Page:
In the summer of 2013, the Organisation for Economic Co-operation and Development (OECD) released an action plan called « Base Erosion and Tax Shifting (BEPS)« , which aimed to reduce the tendency of multinational corporations to shift profits to low-tax jurisdictions. The plan outlined the legislative changes to be introduced in three directions: international direct taxation consistency, tax realignment (considering the economic substance) and transparency – meaning legal clarity and predictability. BEPS measures contained in the report will change the way business is to be conducted, moving forward on a global scale, as well as the business environment and tax related corporate best practices in Romania.
At the beginning of 2014, OECD issued a new document entitled « Transfer Pricing – Country by Country Reporting« , as outlined in paragraph 13 of the BEPS Action Plan. In this document, it is set forth that transfer pricing files must contain a report on income, profits and taxes paid by each entity in the countries between which there have been transactions among related parties and also any payments for services, interests and royalties between associated companies.
So information on the revenues obtained in a certain country by an intra-group transaction carried out by a resident company in another jurisdiction and the way they were taxed, will be transparent to the tax authorities of the two respective countries. This means that a country can adjust the taxes on the revenues received from a resident if the initially paid amount it is not deemed correct.
The business environment responded to this initiative by sending OECD more than 1,300 pages of comments regarding the proposed changes to transfer pricing file and reporting system.
Furthermore, in order to increase transparency at an international level, the OECD issued in February 2014 a document entitled « Reporting and Due Diligence Standard » with the purpose of implementing an automated system for the information exchange between tax authorities.
The strong trend of tax declassification with a direct impact on financial institutions is also maintained through FATCA (Foreign Account Tax Compliance Act), which targets income obtained by non-residents of one country that have investments in various financial institutions but are not taxed in their country of residence. Hopefully, this system will be implemented by 2017.
External pressure with respect to banking secrecy has increased since June 2011 when Switzerland began negotiations with Germany and UK on assets and capital gains taxation. Currently, Switzerland has begun to adopt the White Money Strategy for the prevention of money laundering while increasing transparency on income obtained by non-resident clients of Swiss banks, and monitoring tax obligations fulfillment in their country of residence.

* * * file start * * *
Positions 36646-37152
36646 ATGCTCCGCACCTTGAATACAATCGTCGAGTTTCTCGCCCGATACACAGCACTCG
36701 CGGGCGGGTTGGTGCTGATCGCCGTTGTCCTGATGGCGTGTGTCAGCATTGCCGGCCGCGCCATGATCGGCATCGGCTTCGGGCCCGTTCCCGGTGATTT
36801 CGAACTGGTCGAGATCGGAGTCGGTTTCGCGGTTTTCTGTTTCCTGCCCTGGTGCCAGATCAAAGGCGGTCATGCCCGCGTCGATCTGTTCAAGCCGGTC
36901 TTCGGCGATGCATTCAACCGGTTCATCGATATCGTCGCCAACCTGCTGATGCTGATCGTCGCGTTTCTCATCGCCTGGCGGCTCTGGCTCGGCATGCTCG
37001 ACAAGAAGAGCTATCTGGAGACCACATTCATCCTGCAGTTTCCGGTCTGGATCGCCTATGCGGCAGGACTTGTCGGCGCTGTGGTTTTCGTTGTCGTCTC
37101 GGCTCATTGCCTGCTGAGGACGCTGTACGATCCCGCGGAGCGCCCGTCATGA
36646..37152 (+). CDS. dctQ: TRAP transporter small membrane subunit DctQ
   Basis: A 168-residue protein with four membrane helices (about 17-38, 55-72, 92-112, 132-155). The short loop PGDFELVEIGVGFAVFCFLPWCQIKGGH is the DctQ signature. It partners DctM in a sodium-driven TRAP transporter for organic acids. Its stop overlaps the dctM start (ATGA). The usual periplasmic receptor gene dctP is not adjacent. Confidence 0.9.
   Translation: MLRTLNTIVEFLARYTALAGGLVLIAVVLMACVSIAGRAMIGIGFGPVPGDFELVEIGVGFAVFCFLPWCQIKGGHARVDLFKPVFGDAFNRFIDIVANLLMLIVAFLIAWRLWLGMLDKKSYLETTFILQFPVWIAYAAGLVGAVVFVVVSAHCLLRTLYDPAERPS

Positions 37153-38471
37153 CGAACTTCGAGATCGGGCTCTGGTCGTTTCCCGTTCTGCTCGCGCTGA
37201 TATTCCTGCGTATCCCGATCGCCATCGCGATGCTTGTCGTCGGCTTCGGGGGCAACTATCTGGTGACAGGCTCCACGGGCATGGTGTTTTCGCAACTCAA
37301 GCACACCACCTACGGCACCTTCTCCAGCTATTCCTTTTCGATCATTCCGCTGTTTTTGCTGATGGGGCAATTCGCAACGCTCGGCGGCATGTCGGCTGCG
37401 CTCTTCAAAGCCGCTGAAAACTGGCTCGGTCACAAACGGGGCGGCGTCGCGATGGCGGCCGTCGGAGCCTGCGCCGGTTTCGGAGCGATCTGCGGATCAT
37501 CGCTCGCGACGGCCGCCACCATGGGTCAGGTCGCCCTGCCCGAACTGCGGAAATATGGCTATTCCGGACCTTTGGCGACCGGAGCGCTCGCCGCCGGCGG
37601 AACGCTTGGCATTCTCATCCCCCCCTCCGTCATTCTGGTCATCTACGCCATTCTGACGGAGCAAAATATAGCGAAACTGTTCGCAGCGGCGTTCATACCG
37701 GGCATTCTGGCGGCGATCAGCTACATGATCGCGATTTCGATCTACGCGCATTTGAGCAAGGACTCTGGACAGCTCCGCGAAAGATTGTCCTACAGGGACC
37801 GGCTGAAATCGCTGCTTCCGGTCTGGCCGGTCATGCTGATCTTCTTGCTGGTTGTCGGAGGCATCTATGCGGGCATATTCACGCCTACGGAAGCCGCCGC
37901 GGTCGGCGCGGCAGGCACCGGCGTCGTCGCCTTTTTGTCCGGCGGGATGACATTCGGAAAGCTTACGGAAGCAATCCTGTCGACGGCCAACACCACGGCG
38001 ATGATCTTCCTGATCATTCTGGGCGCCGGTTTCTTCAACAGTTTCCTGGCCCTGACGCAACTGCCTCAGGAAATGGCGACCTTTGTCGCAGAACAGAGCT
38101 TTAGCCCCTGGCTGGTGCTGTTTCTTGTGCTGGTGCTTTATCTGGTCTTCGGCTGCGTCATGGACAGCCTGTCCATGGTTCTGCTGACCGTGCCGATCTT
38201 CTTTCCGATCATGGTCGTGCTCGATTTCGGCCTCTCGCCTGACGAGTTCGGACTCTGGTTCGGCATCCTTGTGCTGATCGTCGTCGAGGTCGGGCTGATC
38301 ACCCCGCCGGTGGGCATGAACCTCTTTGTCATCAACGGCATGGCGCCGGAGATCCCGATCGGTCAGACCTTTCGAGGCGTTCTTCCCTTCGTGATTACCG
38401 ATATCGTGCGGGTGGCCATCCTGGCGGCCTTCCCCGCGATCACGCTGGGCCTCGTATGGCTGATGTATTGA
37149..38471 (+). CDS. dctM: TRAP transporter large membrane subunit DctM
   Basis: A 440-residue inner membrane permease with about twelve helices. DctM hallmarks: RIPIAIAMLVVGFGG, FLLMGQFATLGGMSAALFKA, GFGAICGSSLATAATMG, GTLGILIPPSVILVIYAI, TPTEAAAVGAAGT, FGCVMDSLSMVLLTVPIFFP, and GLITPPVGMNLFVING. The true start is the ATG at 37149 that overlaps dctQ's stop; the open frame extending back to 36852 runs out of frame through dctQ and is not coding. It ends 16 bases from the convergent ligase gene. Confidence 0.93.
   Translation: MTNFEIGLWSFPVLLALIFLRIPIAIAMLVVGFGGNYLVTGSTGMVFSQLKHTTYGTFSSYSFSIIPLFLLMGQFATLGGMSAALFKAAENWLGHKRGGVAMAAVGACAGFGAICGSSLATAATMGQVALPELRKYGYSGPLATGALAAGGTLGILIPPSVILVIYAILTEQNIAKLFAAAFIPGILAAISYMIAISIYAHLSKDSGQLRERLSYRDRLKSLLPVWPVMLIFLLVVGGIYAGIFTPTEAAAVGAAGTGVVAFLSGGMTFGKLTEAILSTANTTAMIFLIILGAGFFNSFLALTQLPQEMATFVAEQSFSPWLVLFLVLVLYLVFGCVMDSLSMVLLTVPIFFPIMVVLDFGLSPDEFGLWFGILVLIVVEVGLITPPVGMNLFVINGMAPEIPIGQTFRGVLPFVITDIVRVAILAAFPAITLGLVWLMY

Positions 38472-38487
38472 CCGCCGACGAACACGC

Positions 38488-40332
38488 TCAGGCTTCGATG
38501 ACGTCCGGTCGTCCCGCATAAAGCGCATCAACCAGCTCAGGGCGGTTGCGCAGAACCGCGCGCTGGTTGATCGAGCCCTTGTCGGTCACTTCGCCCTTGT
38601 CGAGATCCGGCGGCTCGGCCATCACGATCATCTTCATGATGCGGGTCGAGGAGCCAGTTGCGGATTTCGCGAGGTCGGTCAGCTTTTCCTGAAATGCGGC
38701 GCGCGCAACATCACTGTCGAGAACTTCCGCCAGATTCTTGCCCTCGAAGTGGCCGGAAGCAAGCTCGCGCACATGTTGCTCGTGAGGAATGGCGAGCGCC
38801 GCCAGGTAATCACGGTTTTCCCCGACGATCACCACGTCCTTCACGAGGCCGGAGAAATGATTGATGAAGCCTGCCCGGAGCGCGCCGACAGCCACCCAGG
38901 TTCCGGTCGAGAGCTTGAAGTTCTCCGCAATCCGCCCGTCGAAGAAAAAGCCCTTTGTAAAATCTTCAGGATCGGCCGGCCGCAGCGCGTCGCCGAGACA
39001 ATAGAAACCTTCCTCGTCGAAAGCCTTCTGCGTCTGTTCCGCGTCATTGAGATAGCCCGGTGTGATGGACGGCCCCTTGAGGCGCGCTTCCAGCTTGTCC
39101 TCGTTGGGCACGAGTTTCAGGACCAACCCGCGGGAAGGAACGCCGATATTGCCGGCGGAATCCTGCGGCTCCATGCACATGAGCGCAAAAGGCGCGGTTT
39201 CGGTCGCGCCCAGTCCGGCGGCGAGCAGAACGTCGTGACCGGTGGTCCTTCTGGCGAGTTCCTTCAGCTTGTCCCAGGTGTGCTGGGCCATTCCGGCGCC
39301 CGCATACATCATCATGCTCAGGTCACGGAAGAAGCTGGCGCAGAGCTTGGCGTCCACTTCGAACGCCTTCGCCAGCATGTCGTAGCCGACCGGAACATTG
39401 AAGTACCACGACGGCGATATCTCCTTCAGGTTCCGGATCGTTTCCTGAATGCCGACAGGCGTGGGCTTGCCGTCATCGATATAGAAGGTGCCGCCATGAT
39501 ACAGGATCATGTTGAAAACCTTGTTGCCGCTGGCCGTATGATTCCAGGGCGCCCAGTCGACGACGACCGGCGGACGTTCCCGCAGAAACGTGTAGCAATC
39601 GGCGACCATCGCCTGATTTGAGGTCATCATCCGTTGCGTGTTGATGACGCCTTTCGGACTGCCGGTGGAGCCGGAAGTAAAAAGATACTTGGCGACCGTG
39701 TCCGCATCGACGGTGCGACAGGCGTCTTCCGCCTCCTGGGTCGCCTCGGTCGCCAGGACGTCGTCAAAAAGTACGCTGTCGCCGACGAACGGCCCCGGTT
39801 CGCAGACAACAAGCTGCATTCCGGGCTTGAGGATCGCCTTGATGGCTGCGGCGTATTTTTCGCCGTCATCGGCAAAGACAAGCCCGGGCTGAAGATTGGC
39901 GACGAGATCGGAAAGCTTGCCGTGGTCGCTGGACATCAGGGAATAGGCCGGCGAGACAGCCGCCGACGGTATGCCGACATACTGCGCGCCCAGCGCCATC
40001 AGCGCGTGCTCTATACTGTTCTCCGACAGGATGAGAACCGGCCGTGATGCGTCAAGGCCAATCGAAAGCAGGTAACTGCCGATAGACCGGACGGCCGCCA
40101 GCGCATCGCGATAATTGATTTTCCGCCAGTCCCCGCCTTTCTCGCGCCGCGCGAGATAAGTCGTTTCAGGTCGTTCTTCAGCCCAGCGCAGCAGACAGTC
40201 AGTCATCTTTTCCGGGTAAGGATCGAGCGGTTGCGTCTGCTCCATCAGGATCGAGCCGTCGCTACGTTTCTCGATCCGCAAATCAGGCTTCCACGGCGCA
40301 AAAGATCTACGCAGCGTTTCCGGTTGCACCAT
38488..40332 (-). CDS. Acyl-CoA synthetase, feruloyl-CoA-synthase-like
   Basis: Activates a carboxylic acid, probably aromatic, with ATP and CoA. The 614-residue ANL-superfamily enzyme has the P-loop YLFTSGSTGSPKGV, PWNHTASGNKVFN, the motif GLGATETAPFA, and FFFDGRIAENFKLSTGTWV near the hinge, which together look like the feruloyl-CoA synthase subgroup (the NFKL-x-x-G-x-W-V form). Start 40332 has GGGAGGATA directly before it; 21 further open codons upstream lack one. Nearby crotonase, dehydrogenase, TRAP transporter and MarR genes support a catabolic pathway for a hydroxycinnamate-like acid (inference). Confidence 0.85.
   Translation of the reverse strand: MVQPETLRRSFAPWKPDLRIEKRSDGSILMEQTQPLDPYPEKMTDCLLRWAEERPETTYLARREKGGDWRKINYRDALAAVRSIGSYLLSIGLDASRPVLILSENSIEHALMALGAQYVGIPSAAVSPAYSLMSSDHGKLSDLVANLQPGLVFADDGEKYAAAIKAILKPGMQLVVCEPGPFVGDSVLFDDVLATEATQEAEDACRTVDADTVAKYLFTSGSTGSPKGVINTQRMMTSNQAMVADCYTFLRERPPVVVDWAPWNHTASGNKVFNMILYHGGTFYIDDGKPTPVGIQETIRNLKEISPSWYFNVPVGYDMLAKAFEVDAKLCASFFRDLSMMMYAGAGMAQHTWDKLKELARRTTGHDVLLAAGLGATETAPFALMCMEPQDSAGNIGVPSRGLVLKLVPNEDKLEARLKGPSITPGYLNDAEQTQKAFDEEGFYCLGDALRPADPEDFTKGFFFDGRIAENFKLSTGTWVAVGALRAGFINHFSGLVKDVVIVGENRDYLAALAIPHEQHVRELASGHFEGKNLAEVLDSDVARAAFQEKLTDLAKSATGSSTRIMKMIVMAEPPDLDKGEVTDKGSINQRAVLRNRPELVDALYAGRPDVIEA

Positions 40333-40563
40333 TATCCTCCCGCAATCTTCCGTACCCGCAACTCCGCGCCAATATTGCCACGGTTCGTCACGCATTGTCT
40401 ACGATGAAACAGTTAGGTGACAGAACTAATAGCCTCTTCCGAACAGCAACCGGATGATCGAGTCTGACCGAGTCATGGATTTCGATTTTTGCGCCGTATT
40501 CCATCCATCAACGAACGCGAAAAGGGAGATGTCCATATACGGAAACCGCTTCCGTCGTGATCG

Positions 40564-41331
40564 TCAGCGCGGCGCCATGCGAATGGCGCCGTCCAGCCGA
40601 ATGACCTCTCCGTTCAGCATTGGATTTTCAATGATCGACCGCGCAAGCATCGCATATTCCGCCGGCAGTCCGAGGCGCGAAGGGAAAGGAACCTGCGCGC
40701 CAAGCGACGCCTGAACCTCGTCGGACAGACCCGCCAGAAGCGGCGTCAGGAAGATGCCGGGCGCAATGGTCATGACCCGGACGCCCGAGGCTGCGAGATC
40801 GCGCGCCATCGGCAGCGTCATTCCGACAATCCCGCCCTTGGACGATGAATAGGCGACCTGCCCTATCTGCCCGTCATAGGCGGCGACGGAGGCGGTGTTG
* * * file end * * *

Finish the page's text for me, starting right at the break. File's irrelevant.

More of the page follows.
Another document signed in London on March 17th, 2014, between the UK and Germany, entitled « A Protocol to the Double Taxation Convention« , which addressed the use of double taxation treaties to obtain undue benefits. Freely translated, the document puts forward the amendment of the double taxation treaties by the introduction of a clause limiting the benefits. The treaty does not apply to those recipients of income that are not the beneficial owners thereof and only benefit of the double taxation treaty in their international transactions. It seems that Germany already considered limiting the deductibility of expenses paid to companies that do not have economic substance or economic activity and also the deductibility of expenses if the same are not taxed as income in another State.
The aforementioned measures shall apply on a global scale, but the EU initiated similar actions at a regional level, as well. European Directives with respect to parent companies and subsidiaries shall be changed by introducing anti-abuse rules for artificial transactions. On January 1st, 2015, an EU Directive (which has already been transposed into Romanian legislation) entered into force setting forth the information exchange regarding certain categories of income such as income from employment, remuneration granted to directors, pensions, income from immovable property acquired by individuals since 2014. Thus, information about these categories of income will be automatically transmitted to the tax authorities irrespective of the EU State where the same are obtained.
To this end, a new obligation was introduced for the income payers that now, have to file a statement reflecting the income paid to each beneficiary that is resident in another member State of the European Union until the last day of February, for the previous year. In addition, taxpayers that are residents in other EU Member States and obtain income from real estate located in Romania are required to submit a Statement on income until May 25th of the current year, for the previous year.
All the foregoing measures are still open for public debate, many of them not being perceived well within the business environment because they introduce rules which are difficult to be enforced. It is clear, however, that the way taxation rules work globally will fundamentally change in the near future if at least some of these measures are to be adopted.
It is time to start preparing for these changes in international tax environment and appraise the impact it may have not only for local companies but also for Romania’s budget revenues.